Make Your House Quieter: Soundproofing Tips
Soundproofing a home might not seem like an obvious home improvement, yet, it can boost comfort level.
Although no area is perfectly quiet, noise can become a significant nuisance if you live near busy streets with traffic or in a neighborhood with much noise. The same goes for areas affected by noise from public transportation like airplanes and railways.
Soundproofing your home could be a welcome addition, especially if a house is in a busy area. Even if you can’t soundproof your entire home, soundproofing just a few rooms like your bedroom or living room could increase your comfort, give you better sleep and potentially increase your home value.
Why is soundproofing important for older adults?
One in three people over the age of 65 will develop hearing problems, which means Baby Boomers with hearing loss will reach tens of millions.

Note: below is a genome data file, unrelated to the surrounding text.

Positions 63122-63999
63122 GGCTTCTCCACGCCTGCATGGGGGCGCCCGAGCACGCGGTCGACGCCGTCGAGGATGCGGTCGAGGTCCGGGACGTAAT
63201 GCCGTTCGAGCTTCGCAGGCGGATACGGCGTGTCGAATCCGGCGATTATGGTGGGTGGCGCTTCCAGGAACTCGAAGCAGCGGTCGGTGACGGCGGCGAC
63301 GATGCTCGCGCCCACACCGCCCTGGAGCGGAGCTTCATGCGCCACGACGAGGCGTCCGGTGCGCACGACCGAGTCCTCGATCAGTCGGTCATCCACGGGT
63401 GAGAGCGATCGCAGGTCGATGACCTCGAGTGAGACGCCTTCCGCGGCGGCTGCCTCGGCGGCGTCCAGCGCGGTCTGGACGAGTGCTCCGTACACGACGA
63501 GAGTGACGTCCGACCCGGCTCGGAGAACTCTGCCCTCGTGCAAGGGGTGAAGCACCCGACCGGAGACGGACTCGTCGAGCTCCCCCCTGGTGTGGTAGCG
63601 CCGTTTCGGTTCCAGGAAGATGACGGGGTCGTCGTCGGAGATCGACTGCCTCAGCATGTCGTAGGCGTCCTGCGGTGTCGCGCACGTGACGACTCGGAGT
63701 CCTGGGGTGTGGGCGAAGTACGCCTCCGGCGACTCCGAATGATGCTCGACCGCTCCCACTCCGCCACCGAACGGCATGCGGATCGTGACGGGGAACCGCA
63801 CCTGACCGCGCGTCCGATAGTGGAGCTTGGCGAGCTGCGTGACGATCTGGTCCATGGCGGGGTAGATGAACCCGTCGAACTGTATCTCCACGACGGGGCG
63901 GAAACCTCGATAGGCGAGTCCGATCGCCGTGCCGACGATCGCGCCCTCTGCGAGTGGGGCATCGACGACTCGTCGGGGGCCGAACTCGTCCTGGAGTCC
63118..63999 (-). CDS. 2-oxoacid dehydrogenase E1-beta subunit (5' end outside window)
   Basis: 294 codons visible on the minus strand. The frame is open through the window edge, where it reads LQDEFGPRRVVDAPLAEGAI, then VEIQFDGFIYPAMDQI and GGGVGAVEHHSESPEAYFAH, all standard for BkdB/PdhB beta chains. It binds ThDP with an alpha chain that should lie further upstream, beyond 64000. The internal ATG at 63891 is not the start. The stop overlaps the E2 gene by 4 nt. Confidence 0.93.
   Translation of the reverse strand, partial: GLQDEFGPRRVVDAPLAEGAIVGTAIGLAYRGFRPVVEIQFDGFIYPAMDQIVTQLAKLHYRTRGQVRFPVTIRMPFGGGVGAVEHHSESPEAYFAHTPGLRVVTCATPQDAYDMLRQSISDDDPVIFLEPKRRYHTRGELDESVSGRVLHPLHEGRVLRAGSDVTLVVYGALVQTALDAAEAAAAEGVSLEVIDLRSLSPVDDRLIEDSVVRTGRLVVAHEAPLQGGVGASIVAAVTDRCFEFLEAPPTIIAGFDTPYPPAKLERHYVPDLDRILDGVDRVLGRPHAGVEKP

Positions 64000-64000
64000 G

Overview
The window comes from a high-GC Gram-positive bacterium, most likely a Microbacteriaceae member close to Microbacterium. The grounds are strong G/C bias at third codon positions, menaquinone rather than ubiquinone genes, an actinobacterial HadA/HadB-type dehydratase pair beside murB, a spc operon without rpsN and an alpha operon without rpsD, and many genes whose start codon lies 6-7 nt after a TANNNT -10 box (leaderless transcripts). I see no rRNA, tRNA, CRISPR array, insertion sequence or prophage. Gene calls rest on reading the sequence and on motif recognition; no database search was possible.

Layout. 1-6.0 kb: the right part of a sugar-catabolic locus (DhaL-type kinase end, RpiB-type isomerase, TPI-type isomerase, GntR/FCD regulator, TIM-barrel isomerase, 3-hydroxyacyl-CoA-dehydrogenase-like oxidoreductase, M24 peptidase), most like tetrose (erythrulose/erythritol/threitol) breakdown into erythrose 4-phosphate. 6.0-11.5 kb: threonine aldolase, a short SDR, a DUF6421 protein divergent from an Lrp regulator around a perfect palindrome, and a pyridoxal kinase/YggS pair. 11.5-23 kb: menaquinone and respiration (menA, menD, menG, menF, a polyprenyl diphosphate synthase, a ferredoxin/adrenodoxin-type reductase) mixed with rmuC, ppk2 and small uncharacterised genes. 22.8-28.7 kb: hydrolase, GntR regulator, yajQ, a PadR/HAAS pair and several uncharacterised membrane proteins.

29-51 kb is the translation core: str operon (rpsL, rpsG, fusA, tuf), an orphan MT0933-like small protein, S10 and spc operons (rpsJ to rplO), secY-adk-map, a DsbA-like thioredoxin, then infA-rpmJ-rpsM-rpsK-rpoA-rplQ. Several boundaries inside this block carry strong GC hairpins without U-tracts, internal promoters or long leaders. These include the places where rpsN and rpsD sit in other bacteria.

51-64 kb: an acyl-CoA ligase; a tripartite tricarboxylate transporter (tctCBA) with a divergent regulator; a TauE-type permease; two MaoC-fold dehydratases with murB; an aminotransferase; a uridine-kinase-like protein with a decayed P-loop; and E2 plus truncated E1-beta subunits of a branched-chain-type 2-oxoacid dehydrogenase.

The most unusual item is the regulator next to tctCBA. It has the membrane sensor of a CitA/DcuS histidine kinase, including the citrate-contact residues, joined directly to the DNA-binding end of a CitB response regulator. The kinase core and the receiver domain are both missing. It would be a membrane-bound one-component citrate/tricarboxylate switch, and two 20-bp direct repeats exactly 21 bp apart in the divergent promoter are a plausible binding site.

As hearing loss sets in, background noise becomes amplified and conversation clarity is compromised. Those with hearing loss struggle to hold conversations in loud spaces and gradually lose the ability to communicate. Depression and loneliness can set in as these individuals are less likely to venture out and socialize. Because hearing loss will be so prevalent, it is important that retirement communities and senior living facilities focus on controlling ambient noise and providing quiet spaces where people can congregate, dine, worship and socialize.
Acoustical sound panels are the ideal noise pollution solution to help capture and convert unwanted echoes. Background noise decreases, and clarity to the original sound is restored. As new retirement communities are built to address the needs of an aging population, it is critical that we make sound control a top priority in the early planning stages of design.
– Tim Spielman, NetWell Noise Control
How to reduce noise at home
From soundproofing your walls to properly treating your windows and doors, there are many ways to reduce the noise level at home. The main reason your house could have high noise levels is because of glass windows and doors with no soundproof features.